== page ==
With the exposure issue handled for the moment, let’s move on to something equally important: focusing. If you have browsed your manual, you know that there are several focus modes to choose from in the D7000. To get the greatest benefit from each of them, it is important to understand how they work and the situations where each mode will give you the best opportunity to grab a great shot. Because we are discussing subject movement, our first choice is going to be Continuous-servo AF mode (AF-C). AF-C mode uses all of the focus points in the camera to find a moving subject and then lock in the focus when the shutter button is completely depressed.
Selecting and shooting in Continuous-servo AF focus mode
- Press and hold the AF button while observing the control panel (A).
- Now rotate the Command dial while continuing to hold the AF button. Once you have selected AF-C, release the AF button (B).
- The camera will maintain the subject’s focus as long as it remains within one of the focus points in the viewfinder or until you release the shutter button or take a picture.
Note that holding down the shutter button for long periods of time will cause your battery to drain much faster because the camera will be constantly focusing on the subject.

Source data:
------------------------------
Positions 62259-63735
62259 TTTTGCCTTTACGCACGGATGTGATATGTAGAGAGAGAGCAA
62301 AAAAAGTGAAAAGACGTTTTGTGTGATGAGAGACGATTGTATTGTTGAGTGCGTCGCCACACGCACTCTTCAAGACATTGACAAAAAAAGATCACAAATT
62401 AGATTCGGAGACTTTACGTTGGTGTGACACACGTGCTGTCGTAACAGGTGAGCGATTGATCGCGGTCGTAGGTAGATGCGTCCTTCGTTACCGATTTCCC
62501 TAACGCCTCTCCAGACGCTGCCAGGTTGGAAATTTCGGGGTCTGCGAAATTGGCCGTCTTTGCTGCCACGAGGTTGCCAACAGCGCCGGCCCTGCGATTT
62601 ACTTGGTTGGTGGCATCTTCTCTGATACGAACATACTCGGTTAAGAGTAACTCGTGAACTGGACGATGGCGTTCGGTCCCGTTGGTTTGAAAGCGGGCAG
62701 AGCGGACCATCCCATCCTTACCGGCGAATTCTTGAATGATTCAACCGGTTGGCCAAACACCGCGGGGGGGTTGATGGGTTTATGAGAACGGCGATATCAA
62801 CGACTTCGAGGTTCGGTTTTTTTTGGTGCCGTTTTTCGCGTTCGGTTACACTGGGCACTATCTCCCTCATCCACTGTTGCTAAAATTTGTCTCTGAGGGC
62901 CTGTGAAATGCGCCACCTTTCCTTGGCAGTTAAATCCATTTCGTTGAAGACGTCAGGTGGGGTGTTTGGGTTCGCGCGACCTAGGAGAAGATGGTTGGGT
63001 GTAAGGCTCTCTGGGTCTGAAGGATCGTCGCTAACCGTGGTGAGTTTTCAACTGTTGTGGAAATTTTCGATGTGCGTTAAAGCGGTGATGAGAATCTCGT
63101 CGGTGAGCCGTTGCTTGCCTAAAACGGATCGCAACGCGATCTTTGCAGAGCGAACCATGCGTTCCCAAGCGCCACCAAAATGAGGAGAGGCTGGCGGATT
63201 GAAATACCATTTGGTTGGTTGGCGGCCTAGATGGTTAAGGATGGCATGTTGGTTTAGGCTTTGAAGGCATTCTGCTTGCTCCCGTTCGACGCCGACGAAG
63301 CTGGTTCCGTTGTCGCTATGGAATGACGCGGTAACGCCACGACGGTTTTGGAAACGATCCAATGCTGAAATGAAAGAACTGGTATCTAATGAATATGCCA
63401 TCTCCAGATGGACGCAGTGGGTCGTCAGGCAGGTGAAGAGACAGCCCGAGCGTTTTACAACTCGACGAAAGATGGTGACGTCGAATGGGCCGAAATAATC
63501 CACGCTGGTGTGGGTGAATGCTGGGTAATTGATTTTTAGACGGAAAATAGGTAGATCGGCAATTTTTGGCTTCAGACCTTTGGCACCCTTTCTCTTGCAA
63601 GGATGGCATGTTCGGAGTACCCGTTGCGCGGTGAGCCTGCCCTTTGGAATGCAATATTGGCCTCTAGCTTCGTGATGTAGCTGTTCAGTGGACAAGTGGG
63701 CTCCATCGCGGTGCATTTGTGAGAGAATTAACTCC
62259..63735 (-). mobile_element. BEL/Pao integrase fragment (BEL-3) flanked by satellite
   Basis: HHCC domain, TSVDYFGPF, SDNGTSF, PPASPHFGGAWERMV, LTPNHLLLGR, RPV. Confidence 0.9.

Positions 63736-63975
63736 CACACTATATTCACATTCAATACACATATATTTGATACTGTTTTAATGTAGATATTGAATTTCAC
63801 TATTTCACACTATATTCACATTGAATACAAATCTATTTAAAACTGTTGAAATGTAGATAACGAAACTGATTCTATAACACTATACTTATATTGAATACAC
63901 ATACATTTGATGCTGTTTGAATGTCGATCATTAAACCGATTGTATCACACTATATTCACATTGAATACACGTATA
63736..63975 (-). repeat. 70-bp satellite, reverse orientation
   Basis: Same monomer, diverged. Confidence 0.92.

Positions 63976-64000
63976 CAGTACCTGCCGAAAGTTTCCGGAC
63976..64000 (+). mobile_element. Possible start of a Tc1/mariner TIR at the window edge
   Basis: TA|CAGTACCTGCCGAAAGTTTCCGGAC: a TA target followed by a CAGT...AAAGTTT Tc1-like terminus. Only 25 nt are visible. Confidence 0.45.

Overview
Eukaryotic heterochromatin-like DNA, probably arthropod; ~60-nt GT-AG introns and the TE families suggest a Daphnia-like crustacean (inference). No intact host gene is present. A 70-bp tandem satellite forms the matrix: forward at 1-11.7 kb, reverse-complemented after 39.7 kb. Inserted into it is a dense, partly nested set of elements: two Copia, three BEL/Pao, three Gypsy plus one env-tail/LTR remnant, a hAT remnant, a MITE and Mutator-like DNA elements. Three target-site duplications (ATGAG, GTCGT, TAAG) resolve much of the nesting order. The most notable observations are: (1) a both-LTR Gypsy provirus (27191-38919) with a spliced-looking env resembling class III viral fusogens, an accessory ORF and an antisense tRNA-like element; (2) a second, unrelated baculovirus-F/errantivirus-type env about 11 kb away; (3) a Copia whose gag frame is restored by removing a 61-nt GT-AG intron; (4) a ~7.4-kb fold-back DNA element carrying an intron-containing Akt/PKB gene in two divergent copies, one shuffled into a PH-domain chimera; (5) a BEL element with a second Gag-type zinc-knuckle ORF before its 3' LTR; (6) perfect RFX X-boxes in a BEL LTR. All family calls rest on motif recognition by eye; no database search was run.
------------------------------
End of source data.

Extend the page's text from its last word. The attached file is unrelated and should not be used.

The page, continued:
When using the AF-C mode, you can use the AF point mode set to Dynamic Area, which makes a focus point of your choosing the primary focus but uses information from the surrounding points if your subject happens to move away from the point.
Setting the AF-area mode to Dynamic
- To set the AF-area mode, press and hold the AF button on the front of the camera while observing the control panel (A).
- Now rotate the Sub-command dial while holding the AF button (B). As you turn the dial, your AF modes will be displayed on the control panel. Select from one of three dynamic modes and release the AF button when you have made your selection (C–E).
Note that the AF mode is used to select the method with which the camera will focus the lens. This is different from the AF point, which is a cluster of small points that are visible in the viewfinder and are used to determine where you want the lens to focus.